When I first heard the extraordinary story of how Suite Francaise came to be published, I knew I would have to read it. The author, Irene Nemirovsky, having hand-written it, had been taken to Auschwitz, where she'd died. Her daughters, who'd been horrifyingly young when their parents were murdered by the Nazis, managed to carry the manuscript around in a suitcase for 50 years or so before finding the courage to even look at it. Originally slated to be kept in a museum, Suite Francaise was so good it had to be published, adding a final laurel to Nemirovsky's short but prodigious career as a highly respected novelist.
The thing is, I read about this book, felt compelled to read it, and then promptly forgot both the book's title and its author several years ago. I foundered in ignorance, asked people about it who didn't know what I was talking about but said that they'd like to read it too, based on what I'd said - until my bibliophilic (Bibliophiliac? that sounds like a disease. Bibliophilial?) mom reminded me, when I was browsing her shelves back when I visited HFX in May, that this was that book.
Woot! If one can properly woot about a book that came to light against all odds and an evil organization's attempts to erase Nemirovsky's entire family. But I must woot, for this is a really damned AMAZING book. Dear gawd, the writing! I'm going to read everything Nemirovsky wrote just for the writing, no matter the subject matter. And to think that she wrote this well in a rough draft, penned in the last two or so years of her life when she knew that her adopted country of France was going to allow the Nazi death machine to consume her. Nemirovsky's use of language often made me pause in awe; the first time it happened was near the beginning when she's describing how the crowds of citizens fleeing Paris react to enemy planes flying overhead:
Young men and women called to one another from the cars and sometimes laughed. Then a dark shape would glide across the star-covered sky, everyone would look up and the laughter would stop. It wasn't exactly what you'd call fear, rather a strange sadness - a sadness that had nothing human about it any more, for it lacked both courage and hope. This was how animals waited to die. It was the way fish caught in a net watch the shadow of the fisherman moving back and forth above them. (p. 46)I feel claustrophobic and helpless just thinking about this passage, never mind typing it out. And the whole book was this good, no matter what she was describing.
But Suite Francaise actually comprises two novellas, Storm in June and Dolce. Storm in June (which the above quotation is from) focuses on several sets of characters as they try to figure out how safely to leave Paris ahead of the German invasion. Focusing on so many characters, Nemirovsky provides a painful and often cynical look at how compassion and selflessness are so quickly abandoned in favour of self-preservation in times of extreme desperation.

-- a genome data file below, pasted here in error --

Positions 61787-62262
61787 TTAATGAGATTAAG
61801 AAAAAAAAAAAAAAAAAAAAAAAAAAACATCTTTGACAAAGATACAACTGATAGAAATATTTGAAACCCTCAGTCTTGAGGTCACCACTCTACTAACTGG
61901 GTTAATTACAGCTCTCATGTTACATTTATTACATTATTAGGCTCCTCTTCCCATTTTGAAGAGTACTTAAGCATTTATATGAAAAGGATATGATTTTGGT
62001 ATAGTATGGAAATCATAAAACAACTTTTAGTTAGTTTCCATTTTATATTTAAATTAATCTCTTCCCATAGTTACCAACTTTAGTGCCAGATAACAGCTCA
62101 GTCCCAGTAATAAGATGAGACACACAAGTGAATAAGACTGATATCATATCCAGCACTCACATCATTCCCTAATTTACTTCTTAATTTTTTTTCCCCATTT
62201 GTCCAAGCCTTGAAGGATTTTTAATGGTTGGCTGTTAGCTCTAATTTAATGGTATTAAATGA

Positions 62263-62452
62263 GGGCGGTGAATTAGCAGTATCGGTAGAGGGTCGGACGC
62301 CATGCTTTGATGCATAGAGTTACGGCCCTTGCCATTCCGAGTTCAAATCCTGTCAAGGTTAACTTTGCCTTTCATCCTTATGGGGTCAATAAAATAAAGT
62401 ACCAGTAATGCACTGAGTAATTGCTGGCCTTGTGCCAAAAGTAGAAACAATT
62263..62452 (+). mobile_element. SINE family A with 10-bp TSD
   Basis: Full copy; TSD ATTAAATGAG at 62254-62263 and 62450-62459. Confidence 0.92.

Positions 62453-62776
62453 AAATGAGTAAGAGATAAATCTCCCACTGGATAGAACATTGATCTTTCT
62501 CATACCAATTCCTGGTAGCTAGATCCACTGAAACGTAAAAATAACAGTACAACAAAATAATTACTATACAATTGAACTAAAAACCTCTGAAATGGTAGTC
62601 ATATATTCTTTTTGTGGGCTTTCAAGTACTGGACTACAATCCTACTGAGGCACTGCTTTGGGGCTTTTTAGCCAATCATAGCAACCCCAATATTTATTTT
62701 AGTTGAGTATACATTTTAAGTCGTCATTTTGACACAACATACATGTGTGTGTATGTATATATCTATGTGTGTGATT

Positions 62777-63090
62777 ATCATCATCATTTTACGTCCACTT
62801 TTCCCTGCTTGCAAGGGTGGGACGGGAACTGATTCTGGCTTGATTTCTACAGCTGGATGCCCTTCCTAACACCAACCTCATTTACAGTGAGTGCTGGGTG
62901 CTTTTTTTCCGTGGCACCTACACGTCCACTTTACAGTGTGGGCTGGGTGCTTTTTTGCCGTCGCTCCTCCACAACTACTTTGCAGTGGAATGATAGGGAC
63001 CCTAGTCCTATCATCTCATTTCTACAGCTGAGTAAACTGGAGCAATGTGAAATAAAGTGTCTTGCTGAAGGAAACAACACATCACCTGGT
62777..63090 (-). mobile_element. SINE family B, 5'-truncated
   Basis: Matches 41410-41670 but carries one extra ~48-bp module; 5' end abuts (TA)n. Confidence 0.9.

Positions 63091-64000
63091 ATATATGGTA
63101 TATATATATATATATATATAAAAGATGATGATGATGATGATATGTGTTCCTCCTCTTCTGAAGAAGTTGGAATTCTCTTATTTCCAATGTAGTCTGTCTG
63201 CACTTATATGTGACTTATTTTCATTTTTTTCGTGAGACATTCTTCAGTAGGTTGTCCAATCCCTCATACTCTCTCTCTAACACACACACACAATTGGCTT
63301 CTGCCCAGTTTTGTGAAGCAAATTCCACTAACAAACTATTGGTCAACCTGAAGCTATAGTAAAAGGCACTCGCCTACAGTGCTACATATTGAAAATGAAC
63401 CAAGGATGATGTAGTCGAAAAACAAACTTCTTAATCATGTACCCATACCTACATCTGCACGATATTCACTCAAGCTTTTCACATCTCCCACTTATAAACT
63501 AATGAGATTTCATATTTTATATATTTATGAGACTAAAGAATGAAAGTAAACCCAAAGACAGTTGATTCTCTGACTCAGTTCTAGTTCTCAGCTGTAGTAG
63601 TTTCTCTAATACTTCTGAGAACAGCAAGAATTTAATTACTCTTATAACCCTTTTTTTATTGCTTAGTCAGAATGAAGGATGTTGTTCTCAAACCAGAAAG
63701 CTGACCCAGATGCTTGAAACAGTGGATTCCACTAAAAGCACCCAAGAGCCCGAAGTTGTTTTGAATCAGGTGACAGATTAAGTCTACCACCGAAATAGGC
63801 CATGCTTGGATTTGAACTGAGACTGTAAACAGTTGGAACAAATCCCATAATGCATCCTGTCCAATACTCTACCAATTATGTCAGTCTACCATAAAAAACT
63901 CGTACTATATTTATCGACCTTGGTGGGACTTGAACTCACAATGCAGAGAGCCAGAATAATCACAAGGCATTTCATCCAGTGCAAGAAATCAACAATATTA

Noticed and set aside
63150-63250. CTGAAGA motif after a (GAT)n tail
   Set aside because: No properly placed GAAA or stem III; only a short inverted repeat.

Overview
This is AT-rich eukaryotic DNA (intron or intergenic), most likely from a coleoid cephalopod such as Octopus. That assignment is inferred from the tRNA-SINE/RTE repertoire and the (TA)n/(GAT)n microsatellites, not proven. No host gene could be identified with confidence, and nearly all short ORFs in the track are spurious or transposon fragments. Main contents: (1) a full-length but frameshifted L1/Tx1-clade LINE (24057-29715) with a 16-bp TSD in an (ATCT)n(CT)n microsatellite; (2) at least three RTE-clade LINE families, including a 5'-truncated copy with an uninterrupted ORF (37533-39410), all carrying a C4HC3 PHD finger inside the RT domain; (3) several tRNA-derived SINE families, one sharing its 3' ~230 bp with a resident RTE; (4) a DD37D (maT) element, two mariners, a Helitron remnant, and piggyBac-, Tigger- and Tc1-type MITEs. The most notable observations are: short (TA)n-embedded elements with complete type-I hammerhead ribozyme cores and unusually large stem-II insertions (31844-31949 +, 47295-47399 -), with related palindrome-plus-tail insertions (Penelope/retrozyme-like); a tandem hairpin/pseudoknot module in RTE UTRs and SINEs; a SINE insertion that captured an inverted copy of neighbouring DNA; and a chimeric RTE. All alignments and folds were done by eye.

Dolce, on the other hand, is a close look at the extent to which internal borders can be crossed by and for individuals. It tells the story of Lucile and Bruno, a French woman whose husband is stuck in a German POW camp, and a German officer billeted in her and her mother-in-law's house during the occupation of her town. They fall in love, in spite of everything, and the painful irony of it is that it's only because of the war that they've met and it's also because of the war that it can never work for them.
It's painful, but the scenes in which they allow themselves to enjoy their brief respites of imagined safety from the outside world are so beautiful that it made the inevitability of it ending seem somehow unreal and far, far away - it was not unlike Bel Canto in its dreamy rejection of the inevitable future.
I loved this book. But one thing kept occurring to me and it makes me uncomfortable. Nemirovsky knew she was going to die at the hands of the Germans for being Jewish, even though she and her family had converted to Catholicism. Yet, not one of her characters is Jewish and the issue of what was happening to Jews in France is really not touched upon. I'm baffled by this. Was she trying to erase her heritage via her art? Was her literary radio silence on this topic part of her critique of France's complete lack of comprehension of what was going on? I really can't guess at this; silence can just mean too many things.
I've begun reading Guy Gavriel Kay's Ysabel, as a sort of antidote to the heaviness of Nemirovsky's Suite Francaise. Unfortunately, it's also turning out to be an antidote to good writing and plot construction, but hopefully it'll get better. But more of that anon.